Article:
THE London School of Economics will become a focal point for St Patrick’s Day celebrations in London tomorrow.
The prestigious, internationally acclaimed university will go green from 11am on March 17 until 1am the following morning, with a raft of musical, cultural, social and academic events featured among its bustling itinerary.
Celebrations kick off at 11.30am (doors open at 11am) at the Saw Swee Hock Student Centre, where a panel discussion entitled Ireland and the UK: The Future of Anglo-Irish Relations will feature contributions from LSE academic Conor Gearty, former Secretary General to President Mary McAleese Tim O'Connor and Director of the Washington Ireland Programme Bryan Patten.
Activities continue throughout the day, with Irish dance lessons, language classes and a workshop tackling modern Irish stereotyping all taking place before the evening events kick off with a cider tasting session at LSE's student union bar The Three Tuns.
Despite the institution boasting Irish writer and political activist George Bernard Shaw among its 1895 founders, tomorrow's events will mark the first time the LSE has officially celebrated Ireland’s national day.
And its inaugural event is down to a group of determined Irish students who joined the university last October and quickly set about establishing an LSE Irish Society.
“There is an Irish LSE alumni group who I was in touch with before I came to start the Society,” LSE Irish Society founder and President Orfhlaith Sheehy told The Irish Post.
“I arrived here in October for my course and thought it was great idea to set up a society, so I posted it on Facebook and loads of students responded,” the Dubliner added.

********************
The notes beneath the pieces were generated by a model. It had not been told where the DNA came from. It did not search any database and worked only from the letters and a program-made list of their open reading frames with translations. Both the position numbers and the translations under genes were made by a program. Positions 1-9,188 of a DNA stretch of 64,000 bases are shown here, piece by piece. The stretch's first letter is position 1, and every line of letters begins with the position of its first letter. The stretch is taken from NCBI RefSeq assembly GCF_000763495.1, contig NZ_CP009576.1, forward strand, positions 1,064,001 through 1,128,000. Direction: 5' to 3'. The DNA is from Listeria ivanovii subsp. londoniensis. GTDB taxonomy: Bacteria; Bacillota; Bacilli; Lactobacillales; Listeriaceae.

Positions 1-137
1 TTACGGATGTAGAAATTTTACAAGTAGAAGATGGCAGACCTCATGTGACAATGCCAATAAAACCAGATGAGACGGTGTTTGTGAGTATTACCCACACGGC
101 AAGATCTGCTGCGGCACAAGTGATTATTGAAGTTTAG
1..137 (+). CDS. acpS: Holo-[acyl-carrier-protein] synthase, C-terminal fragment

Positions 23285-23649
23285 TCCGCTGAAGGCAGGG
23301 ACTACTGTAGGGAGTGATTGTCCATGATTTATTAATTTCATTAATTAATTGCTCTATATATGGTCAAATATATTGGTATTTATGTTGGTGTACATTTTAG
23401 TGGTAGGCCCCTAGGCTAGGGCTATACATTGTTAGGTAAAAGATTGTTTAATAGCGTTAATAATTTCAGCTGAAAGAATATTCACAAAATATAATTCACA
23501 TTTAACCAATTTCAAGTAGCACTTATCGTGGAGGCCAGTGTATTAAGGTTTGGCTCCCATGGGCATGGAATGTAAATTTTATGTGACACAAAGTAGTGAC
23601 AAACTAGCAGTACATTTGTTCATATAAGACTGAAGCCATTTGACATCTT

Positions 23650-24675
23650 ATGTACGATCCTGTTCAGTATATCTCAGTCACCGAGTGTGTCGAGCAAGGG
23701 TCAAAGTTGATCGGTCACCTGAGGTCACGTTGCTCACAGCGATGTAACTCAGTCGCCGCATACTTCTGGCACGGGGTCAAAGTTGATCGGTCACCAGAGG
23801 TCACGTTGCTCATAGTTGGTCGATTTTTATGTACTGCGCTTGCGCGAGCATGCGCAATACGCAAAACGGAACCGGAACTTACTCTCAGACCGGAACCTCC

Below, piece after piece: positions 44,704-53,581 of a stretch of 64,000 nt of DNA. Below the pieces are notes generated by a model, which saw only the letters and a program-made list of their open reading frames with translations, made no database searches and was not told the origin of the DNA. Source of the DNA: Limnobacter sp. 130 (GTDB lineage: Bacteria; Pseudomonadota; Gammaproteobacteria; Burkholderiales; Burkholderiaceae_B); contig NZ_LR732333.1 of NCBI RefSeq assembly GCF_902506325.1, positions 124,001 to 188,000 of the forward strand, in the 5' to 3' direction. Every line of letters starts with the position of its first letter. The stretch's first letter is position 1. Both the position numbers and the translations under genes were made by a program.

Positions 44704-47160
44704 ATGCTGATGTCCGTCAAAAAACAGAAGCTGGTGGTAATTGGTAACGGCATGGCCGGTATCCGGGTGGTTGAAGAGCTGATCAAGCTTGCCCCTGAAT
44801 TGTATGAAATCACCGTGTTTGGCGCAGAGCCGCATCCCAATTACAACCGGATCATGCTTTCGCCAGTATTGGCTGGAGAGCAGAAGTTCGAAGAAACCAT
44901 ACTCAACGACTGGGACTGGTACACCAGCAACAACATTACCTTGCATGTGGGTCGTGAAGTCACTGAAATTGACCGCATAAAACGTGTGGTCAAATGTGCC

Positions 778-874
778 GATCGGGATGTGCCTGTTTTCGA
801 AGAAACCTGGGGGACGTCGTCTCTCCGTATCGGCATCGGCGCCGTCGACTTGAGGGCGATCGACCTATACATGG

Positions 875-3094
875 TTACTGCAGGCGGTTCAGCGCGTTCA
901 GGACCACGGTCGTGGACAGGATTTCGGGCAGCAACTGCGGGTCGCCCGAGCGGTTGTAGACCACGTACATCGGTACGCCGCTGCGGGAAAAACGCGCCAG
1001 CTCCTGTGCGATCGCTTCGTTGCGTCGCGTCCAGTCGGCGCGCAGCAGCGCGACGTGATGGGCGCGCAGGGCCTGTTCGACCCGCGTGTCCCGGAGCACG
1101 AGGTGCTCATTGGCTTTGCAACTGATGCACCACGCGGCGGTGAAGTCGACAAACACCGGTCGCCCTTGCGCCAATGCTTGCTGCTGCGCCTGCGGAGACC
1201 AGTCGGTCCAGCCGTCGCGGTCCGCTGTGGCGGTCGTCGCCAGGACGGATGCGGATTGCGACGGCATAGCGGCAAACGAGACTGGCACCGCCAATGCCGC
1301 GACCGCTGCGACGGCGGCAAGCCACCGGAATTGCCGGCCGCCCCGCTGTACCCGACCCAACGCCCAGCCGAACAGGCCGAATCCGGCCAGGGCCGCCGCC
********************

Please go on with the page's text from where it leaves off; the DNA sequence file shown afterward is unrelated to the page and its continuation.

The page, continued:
While Irish societies have existed previously within the LSE campus, the current incarnation boasts at least 20 Irish student members and a further 20 international students.
And those international members were the focus of the first event hosted by the society — a trip to Dublin which took place last month.
“Most of the international members we have are from Asia, China or India, but we also have some American members and one student who is from Palestine,” said LSE Irish Society Tour Officer Michael Bruton.
“They were keen to see and learn more of Ireland so we organised a trip to Dublin which would take in some of the sights, a few tourist destinations and a taste of the social life,” the Trinity College Dublin graduate added.
But the primary functions of the society are to bring Irish people and people with an interest in Ireland together at LSE, while reinforcing a positive image of Ireland to the institution’s global community, the group confirms.
“One of the main reasons we set this society up was to bring all of us together in one way, but also to help spread the idea of Ireland and the good news stories of Ireland among the international students here at LSE,” LSE Irish Society Treasurer Lorcan O’Cathain explained.
“There has been a lot of negative press about Ireland in recent years, so we wanted to culturally immerse international students in the true nature of Ireland as often and in as fun a way as we could,” added the Athlone native, who is studying Political Economy at LSE.
Their next opportunity to bring the best of Ireland to the people of LSE – and the wider London community – falls tomorrow, where they reveal their jam-packed line up of St Patrick’s Day events.
“Our St. Patrick’s Day event is going to be huge,” O’Cathain said.
“It’s the first time the LSE will officially mark St Patrick’s Day and we have a £3,000 grant from the LSE Annual Fund to support our events.
“That funding is a first and a great achievement for us, so we are hugely grateful for that support as it allows us to do so much. We also have the full use of the new student centre for the day and have a lot of events already planned.”
The Dublin City University graduate explained: “We will host panel discussions on the day with top LSE academics and some speakers from Ireland. We will also have local Irish business leaders coming in to talk about British and Irish business relations, but also the links between Ireland and the EU.
“Elsewhere throughout the day there will be everything from Irish dance lessons and Irish language classes to live music in the pub and a range of other activities.”
While St Patrick’s Day events will take place at locations in and around the LSE campus in Holborn tomorrow, most activities will be based at the university’s new Saw Swee Hock Student Centre — which was designed by Irish architects O’Donnell + Tuomey and officially opened, to critical acclaim, in January 2014.